In Nigeria, the intermingling of government, traditional rulers and religious organisations has only served to ensure the poor remain the prisoners of a system working against their interests. One can’t imagine the Archbishop of Canterbury or the Pope, campaigning for a particular candidate, yet one finds that in Nigeria religious leaders endorse candidates and promote division when it serves their interests.

The Christian Association of Nigeria’s incessant psychosis over the would-be islamization of Nigeria has distorted inter-faith relations and negatively influenced both our politics and the average Nigerian’s ability to judge a person for what they truly are rather than their ethno-religious belonging.

Too many Nigerians oppress or judge others based on outward signs of religion: not wearing a hijab in certain contexts or admitting that one doesn’t attend church every Sunday, could kill a person’s career or social standing if one is unfortunate enough to find oneself beholden to a bigot. Nigeria is definitely not a secular environment: routine discrimination abounds, despite our laws prescribing religious freedom which whether we like it or not also entail the freedom not to adhere to any religious community at all.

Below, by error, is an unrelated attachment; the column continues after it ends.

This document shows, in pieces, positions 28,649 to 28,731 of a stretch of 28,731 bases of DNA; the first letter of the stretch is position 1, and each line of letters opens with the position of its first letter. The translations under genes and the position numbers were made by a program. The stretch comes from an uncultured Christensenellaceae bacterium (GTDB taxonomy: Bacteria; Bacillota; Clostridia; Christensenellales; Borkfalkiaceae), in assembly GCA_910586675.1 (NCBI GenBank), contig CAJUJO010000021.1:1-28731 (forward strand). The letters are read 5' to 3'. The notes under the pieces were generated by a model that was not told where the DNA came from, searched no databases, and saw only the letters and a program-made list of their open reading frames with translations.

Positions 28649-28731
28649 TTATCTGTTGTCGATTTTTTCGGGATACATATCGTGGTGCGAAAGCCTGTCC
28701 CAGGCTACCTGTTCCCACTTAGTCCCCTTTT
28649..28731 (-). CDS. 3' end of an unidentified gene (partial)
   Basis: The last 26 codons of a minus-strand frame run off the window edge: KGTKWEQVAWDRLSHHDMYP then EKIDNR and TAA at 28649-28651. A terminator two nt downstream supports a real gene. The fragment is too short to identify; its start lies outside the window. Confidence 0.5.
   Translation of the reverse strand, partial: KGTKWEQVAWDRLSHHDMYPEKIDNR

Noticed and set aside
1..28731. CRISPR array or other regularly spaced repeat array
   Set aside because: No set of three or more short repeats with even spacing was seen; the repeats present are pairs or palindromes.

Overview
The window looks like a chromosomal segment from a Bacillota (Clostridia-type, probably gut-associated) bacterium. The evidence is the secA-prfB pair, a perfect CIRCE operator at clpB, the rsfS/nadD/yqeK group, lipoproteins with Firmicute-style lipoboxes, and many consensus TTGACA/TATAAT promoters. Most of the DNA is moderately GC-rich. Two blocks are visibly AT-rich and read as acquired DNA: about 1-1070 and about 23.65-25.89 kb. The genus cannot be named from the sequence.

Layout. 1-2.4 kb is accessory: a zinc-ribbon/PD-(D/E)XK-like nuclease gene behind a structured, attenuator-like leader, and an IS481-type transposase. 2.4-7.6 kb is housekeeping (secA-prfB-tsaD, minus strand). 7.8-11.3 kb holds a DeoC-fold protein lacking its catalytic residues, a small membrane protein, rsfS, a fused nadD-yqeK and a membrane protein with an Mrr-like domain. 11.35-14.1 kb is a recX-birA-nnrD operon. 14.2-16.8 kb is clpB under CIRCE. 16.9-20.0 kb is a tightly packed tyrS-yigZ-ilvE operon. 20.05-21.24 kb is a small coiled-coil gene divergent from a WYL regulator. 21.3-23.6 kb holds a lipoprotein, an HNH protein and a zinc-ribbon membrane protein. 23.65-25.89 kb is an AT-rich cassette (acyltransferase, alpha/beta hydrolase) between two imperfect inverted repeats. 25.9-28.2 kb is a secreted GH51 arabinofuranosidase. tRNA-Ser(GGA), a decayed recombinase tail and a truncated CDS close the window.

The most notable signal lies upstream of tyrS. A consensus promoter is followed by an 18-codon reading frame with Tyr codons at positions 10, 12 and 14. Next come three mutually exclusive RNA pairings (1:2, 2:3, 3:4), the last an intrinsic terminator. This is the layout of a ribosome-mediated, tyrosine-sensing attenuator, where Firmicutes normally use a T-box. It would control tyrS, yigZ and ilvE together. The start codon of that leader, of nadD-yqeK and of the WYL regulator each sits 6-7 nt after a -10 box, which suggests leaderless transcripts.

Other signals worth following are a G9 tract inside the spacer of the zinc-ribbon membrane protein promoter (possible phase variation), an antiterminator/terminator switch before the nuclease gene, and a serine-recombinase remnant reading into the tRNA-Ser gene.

In France, perhaps the ultimate secular state, the separation of church and state is so revered that civil servants, public officers or anyone working in the public space, can’t wear a crucifix or any outward symbol that showcases their belonging to any religious group or adherence to any particular belief.

Religion is an all too sensitive topic in Nigeria, further proof that we are not a secularised nation. Even our handling of issues shows we prefer controversy and sensationalising events (which the media is unfortunately all too happy to aid) than real discussion of what methods work best for us. Many on social media have shared pictures of Muslim women who live in western countries wearing hijabs with their police uniforms etc. This only tells half of the story: they don’t show the process these women had to go through in defence of their rights.